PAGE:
Then the worst happened. As soon as I got to the coast road, I saw just what I really didn’t need to see - road closed ahead! What? Where is it closed? Will it guide me through? The “diversion” signs, which I figured was the equivalent of “detour” were pointing in the wrong direction. I needed to go north.
I pulled up beside an older gentleman who was getting out of his car and said “excuse me, do you know how far up the road this is closed and can I get to Copeland Distillery from here.” Of course, he didn’t know what Copeland Distillery was and I couldn’t remember the name of the town it was in. I finally just said, the town on the north east corner of the peninsula, I figured that would get me heading in the right direction at least.
He pointed back the way I came and mentioned two village names which I stapled in my brain. I thanked him and went on my way. After driving a little while I found the first town name and made the appropriate turn. I had to listen to Google Maps incessantly complaining that I was heading the wrong way, but I wanted to keep the destination on the map, so it would recalculate once I actually got closer to a point I could get back on that coast road.
Then the next name came up and again I made the appropriate turn. It seemed I was now running in parallel with the coast road and decided to push it as far as I could, as I kept watching little roads that headed back to my desired path. But I didn’t want to take the wrong one and then have to backtrack. Finally GPS said to turn right and I felt I had hopefully gotten past the construction. When I reached the coast road, I saw another road closed sign, but it was pointing to the south - I had made it through! I ended up arriving in town just a couple minutes late. X is a lovely, but cramped little town. This was the first time I started bumping into one way streets and I soon realized I wasn’t overly familiar with the signage that let you know you were going the wrong way. Luckily Google didn’t send me down the wrong way on any of these streets. It has in the past. One time it sent me down some skinny Italian road that almost narrowed so much I couldn’t get my little economy car through it and there were warnings everywhere that I was going the wrong way. But the main highway was in sight, so I just prayed there weren’t any traffic cameras or police around.
I pulled into the parking lot was, and almost felt like I was in Key West. It suddenly had a very coastal vibe. I walked up to the distillery and stepped into a coffee shop. To the left, I could see that the coffee shop was on a platform overlooking the distillery. The pot stills were gorgeous, set up on a restored brick wall, with Copeland’s beautiful nautical logo illuminated behind it.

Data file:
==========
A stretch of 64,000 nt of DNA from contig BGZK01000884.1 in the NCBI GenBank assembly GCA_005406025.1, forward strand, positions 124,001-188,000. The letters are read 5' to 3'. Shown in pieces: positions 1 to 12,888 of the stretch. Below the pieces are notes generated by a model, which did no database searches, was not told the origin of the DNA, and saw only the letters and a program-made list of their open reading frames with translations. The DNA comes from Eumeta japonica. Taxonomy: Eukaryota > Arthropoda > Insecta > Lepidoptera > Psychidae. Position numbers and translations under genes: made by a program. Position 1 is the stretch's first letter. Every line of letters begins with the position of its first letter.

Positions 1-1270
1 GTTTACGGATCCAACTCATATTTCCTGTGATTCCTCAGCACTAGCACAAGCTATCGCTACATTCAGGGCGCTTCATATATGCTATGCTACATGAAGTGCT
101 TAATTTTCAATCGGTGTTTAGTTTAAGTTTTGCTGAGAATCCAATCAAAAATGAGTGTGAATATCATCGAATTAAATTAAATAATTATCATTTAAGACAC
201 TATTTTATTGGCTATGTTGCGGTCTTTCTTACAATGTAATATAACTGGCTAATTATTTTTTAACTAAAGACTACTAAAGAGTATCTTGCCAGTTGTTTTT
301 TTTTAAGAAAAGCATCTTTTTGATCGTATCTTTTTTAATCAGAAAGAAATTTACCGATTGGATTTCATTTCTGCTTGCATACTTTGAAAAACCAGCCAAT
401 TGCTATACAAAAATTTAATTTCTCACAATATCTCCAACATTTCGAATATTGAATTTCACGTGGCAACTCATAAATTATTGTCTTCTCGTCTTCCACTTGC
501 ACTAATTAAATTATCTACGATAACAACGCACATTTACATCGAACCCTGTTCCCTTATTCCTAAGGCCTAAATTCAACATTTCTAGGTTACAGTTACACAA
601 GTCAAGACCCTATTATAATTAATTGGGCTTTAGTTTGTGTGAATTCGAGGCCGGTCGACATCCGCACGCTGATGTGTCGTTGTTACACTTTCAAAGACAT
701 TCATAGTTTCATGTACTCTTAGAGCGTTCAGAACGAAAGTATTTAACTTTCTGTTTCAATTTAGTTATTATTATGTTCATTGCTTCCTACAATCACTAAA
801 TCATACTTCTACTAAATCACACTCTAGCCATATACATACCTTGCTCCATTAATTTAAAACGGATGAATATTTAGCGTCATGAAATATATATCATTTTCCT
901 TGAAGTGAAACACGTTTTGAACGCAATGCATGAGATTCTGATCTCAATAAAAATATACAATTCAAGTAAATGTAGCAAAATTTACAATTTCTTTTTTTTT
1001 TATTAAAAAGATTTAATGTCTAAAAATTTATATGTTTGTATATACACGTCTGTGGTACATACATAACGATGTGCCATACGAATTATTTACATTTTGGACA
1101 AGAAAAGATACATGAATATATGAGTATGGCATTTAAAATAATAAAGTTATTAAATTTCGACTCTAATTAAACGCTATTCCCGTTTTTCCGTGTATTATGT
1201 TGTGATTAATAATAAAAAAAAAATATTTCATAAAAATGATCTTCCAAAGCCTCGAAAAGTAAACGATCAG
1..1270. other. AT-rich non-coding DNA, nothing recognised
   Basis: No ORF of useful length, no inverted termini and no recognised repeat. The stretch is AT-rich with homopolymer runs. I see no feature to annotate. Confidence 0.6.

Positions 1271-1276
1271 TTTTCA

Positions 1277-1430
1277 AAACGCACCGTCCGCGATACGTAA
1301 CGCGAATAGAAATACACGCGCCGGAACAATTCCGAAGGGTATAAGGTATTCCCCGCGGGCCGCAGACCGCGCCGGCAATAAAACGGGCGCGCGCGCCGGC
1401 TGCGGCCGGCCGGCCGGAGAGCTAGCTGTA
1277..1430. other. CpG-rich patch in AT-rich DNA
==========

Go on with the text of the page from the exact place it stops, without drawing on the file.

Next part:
I asked for Tim, my contact. Actually to this day, I refer to him as Tim Copeland because that is how he is listed on Instagram and how I have his name written in my notes. He’s not the owner, but instead an ambassador for the company - I guess I need to ask him what his real last name is!
He welcomed me and then said, I wanted to take you outside and talk a little bit about the area, so maybe we should go now, while it isn’t raining! When I walked in it was sunny, so I instantly got a hint of the local mentality - see the sun, do your stuff outdoors because the rain is coming!
It was just a few paces out to the waterfront and there was a beautiful view of the water and Copeland Island. Tim gave me the background on the island, including the fact that during the great potato blight, it was the one place in Ireland that the disease didn’t touch and so the locals were well fed in potatoes during that time. As for the little seaside town - he told me that in the 1850s and 1860s this town was one of the busiest ports in Ireland until up until the 1920s. I imagined Campbeltown, Scotland, which wasn’t very far from where we were standing and the photos I’d seen of that calm harbor transformed into a parking lot of cargo boat after cargo boat. I painted that picture over the serine harbor I was currently looking at. He said, ships of all sizes came from all over the world to this place.
Then he told me that not far from here was the famous battle between the Scot turned American John Paul Jones and his SS Ranger against the HMS Drake. Jones was an instigator and decided to take the battle during the American Revolution directly to the British. He ran up and down the coast terrorizing British citizens in the hopes of turning British sympathies against the war.